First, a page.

Thoughts on Translating Teaching Styles and Preparing for Online Instruction…
Once again, this week we are presented with many good ideas, thoughts, and caveats for consideration as we work on translating our teaching styles into the online environment. Beyond the tools at our disposal in this digital environment, S. Warnock goes on to help us understand some of the intricacies to be carefully measured in preparing our class syllabus to make the online teaching experience a good experience for both student and teacher.
Thoughts on Chapter 5: “Make sure that your electronic self’s availability is in accord with the schedule your atom self wants to keep” (Warnock, p.41) For me this not only speaks to how we respond to students electronically, but to how we set the parameters Warnock outlines in Chapter 5. Although I do love technology, I am not a fan of social media or the chat function for communicating with students. So, email remains my primary form of student communication (still better than carrier pigeons – although that might be more fun.) For me, I’ve always used a special account for all student communications as to not get messages lost in the barrage of general emails. Whenever possible, I tend to like the internal email accounts associated with the schools where I teach. Yes, I check multiple accounts, but I look at it like different filing cabinets keeping everything organized. I like Warnock’s note on message rules, and have started to spend some time at the start of class to discuss email etiquette as it already has become a lost art; no subjects in the subject line, no class names, even at times no student names associated with their communications. Then there is the expectation of immediate responses. “Yah, but I sent it to you at 2:30am!” So, I have a 24h response window and I make it clear that I will not respond after 7:00pm on weekdays.
Thoughts on Chapter 4: I have read Paulo Freire’s work and certainly believe that individuals, through learning, can empower and remake themselves. Many of you have cited the use of Socratic Seminar discussion as one way for us to challenge our learners to engage with material in a critical manner and to reflect and judge the assumptions underlying ideas and actions. But, as also mentioned “participants carry the burden of responsibility for the quality of the discussion” and at times it just does not play out the way we had envisioned. Megan mentioned literature circles, which I’ve also enjoyed implementing. I will continue reading your posts as I’d like to learn more about all the ways to expand on these interactions.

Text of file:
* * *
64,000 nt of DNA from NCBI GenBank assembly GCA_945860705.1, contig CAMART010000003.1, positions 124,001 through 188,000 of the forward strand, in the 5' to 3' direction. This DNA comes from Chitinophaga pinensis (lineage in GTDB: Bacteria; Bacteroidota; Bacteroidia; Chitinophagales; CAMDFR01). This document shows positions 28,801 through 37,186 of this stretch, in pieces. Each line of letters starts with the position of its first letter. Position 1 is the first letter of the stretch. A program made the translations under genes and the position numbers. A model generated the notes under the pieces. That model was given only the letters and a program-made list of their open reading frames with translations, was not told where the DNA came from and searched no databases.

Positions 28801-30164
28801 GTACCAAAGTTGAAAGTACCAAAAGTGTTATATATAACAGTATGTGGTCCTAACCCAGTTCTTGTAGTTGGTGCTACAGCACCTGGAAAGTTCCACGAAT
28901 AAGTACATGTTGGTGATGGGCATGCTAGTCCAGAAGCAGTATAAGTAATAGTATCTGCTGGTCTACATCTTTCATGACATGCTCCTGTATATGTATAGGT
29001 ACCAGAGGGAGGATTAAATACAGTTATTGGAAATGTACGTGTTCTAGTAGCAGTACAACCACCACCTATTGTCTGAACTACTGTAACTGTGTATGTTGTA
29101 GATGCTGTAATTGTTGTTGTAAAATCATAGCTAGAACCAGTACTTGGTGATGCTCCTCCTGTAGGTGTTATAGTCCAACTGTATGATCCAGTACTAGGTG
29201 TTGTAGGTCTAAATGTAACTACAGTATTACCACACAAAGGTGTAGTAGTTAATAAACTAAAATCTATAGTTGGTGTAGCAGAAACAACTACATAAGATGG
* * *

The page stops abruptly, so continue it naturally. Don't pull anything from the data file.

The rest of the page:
As I read Chapter 4 in Warnock’s book, one topic peaked my interest above all else. I noticed the same curiosity in Heather’s and Megan’s posts, even though Warnock barely touches the surface of this subject. So, what better way to open my discussion than with a quote from Ready Player One (opening this week):
Yes, I would like to explore Games and Simulations with all of you in this week and get your input and feedback on what your experiences have been with this.
I’ve been fascinated with this for some time as I too, like Jade, continue to hone my ability to create a better “student-centered approach by designing lessons that try to create a sense of discovery.” I have found that game-like environments for learning are well suited to help support the student-centered model. Gamification can not only enhance the online experience but allows us the ability to design lessons that are focused on student choice and discovery through game elements like quests. In one of our previous posts, we were discussing learning styles and Gardner’s theory of multiple intelligences as we design our lessons. I feel that applying game elements to non-game environments can encourage higher participation and motivation due to their ability to allow for self-discovery. So, I’ve tried to incorporate aspects of gamification into my curriculum (note: as part of the curriculum and not necessarily exclusively). Granted, my experience using this has been at the advanced IEP levels that are mostly filled with what Prensky (2001) defines as ”digital natives” so I experienced little resistance to the format as learners were already quite familiar with the interface.
Just to clarify, I am not talking about expansive MMORPG’s (World of Warcraft or Minecraft) but rather online gaming environments that are limited to the class and a “room” environment created by the teacher. A good example here is Classcraft (https://www.classcraft.com).
Now I certainly understand that the online gaming platform might not be attractive to all teachers, but soon we will be talking about augmented reality that will afford us the opportunity to superimpose computer-generated content and have our students interact with it in the real world, either in the classroom or in an online environment. So I believe that gamifying a lesson or curriculum (whether using a digital game or old-fashioned game) can provide powerful differentiation opportunities to support student learning.
Now, in all fairness, it is very time intensive for the teacher to start this type of project at first. So, the same message holds true that Warnock and Curry have asked us to consider for online teaching, start small and don’t let the technology overwhelm you. I started with one or two small elements, and now am moving into slightly more complicated games like Classcraft to expand my online class activities. But gamification does not necessitate a gaming environment. You can create your own “gamified” lesson or curriculum without all the fancy stuff. If you are interested in what gamification is, Gabe Zichermann is a great resource. He’s got some TED Talks, many books, and online information that can provide a good overview of what it is and how it can be implemented.
I have rambled on way too long, so with that I conclude. Look forward to your thoughts on the subject.